Penn Kemp and Mary McDonald’s “River Revery” is a stunning multimedia mélange – words, music and images that heighten already rich artistry into a wondrous sensory experience! 

- Bill Arnott, Author, Poet, Songwriter

OMG…..am blown away once again by Penn’s poignant and powerful poem that is even more enhanced by Mary McDonald’s stunningly beautiful animation. MAGICAL.”

- Aliyana Ruekberg

“To the western world, the word Thames is a mystery that even a sage cannot solve. In the past, places like the routes of rivers were known to everybody. And language always held a clue, especially in oral culture. The River Thames of London, England leads us back to Sanskrit….To Penn Kemp and the people of Southern Ontario, it reminds them of their heritage in ‘stealing’ a name for their beautiful home.

Poetry also refreshes the dream. So sit by the trees of your Carolinian Forest and make a wish. I will join you in this. Wishes lead to hope. Hope leads to action. So let’s hope that the waters of River Revery can feed the forests of blue ash, Fraxinus quadrangulata, whose blue dye was once used in the popcorn wedding baskets for the First Nations of Canada. Let us all wish and hope together that we can protect this environment for Ula and Kai. Amen.”

- Diana B. Beresford-Kroeger, Author of The Global Forest

“Love it! The animations are such a fabulous enhancement to Penn Kemp’s brilliant poetry.  Magical visuals.”

- Aliyana Ruekberg

“This is wonderful. What a beautiful website!  I love the name RiverRevery! Makes me think I will go for a paddle on this last sunny warm day.”

- Catherine Morrisey, Painter

“I love this project, ladies, congratulations. Londoners are so blessed by the vitality and entertainment of the Thames, that too oft is taken for granted.”

- The London Beat

Thanks so much for the River Revery website—just lovely. What a great project.”

- Sharon Thesen, Poet

“Gorgeous video sounds images photos words! I’ve always loved the honking of geese and their spring return”.

- Katerina Fretwell, Poet and Artist

River Revery is a beautiful love song given to the River and the blessed space you call home. How fortunate to live with such Beauty at your doorstep! I particularly like the Gallery discs—Look Closely and Jungle. Whole worlds are there. The Animation section is like an Incantation–—drawing us into the vortex of its being of place. So personal and with vision universal. Your voice—conjuring with transfiguring imagery— — —True Congratulations to you and Mary McDonald.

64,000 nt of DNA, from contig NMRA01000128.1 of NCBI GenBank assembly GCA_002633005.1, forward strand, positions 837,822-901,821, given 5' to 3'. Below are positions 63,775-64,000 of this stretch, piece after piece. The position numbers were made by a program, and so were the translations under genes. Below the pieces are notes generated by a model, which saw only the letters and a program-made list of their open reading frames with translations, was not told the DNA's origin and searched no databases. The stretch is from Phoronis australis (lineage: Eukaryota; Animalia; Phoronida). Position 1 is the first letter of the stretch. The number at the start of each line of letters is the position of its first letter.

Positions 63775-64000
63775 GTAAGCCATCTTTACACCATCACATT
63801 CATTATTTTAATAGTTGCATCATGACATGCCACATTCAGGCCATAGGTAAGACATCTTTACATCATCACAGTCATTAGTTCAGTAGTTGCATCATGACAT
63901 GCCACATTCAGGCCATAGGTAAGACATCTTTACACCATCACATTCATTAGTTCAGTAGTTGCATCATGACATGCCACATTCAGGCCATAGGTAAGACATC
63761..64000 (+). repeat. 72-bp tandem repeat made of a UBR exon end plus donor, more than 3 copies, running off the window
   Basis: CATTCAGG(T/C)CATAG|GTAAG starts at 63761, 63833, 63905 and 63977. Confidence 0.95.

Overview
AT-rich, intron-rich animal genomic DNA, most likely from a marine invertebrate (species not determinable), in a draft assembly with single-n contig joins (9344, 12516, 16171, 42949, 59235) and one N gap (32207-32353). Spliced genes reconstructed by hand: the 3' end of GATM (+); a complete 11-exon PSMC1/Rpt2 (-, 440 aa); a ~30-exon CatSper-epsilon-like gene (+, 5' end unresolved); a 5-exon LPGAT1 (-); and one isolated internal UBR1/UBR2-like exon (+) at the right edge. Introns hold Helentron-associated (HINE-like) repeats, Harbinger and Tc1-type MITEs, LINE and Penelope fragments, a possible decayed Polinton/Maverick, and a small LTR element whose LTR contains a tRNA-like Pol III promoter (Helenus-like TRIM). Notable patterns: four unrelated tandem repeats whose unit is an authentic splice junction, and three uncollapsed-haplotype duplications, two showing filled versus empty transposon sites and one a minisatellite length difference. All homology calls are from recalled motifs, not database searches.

- Holly Briesmaster, Painter

“Beautiful! A lovely collaboration of text, images, and voice–and of course the River.”

- Catherine Ross, Professor Emerita, Western University

“River Revery feels like a meandering river with a stream-of-consciousness as if the reader is in the flow of a daydream or watching a movie from long ago.  River Revery as a whole has an insistence and urgency in its rhythms, very necessary now.”

- Nina Desjardins, rogue psychiatrist and telemedicine practitioner

The collaboration with Mary McDonald is wonderful— how beautifully done it all is! River Revery inspires us to positive action in the environmental challenges and catastrophes we all face.” 


- Ann Kerr-Linden, storyteller, host of Story Room Toronto

“The river as central motif holds both the reassurance of ancient and slow movement as well as the results of the consequence of human folly and greed. The work itself is beautiful. It reminds us that there is always time for beauty and reflection however muddy the waters. River Revery is a beautiful rendition…the artistry of it fits the artistry of the poems…so happy for you and for us all.”

- Margo Ritchie, Congregational Leader, Sisters of St. Joseph

“River Revery pulls us into the natural yet mysterious realm of the water from which we came. River Revery reminds us that the Thames River is integral to what has shaped our regional identity: Indigenous peoples gathered as community at the Forks of the Antler River, renamed the Thames by British explorers. A garrison was established at the Forks to secure the territory for settlement and the City of London grew around the Thames’ muddy, fertile banks. The river stretches back beyond memory and forward into the future. It is a world that has sometimes been forgotten, sometimes despoiled; but must be ever present in our consciousness as we reach to understand who we are and what we can become. The pictures are breath taking.  I am so grateful Penn and Mary love our river so much.”

- Irene Mathyssen, NDP Member of Parliament for London-Fanshawe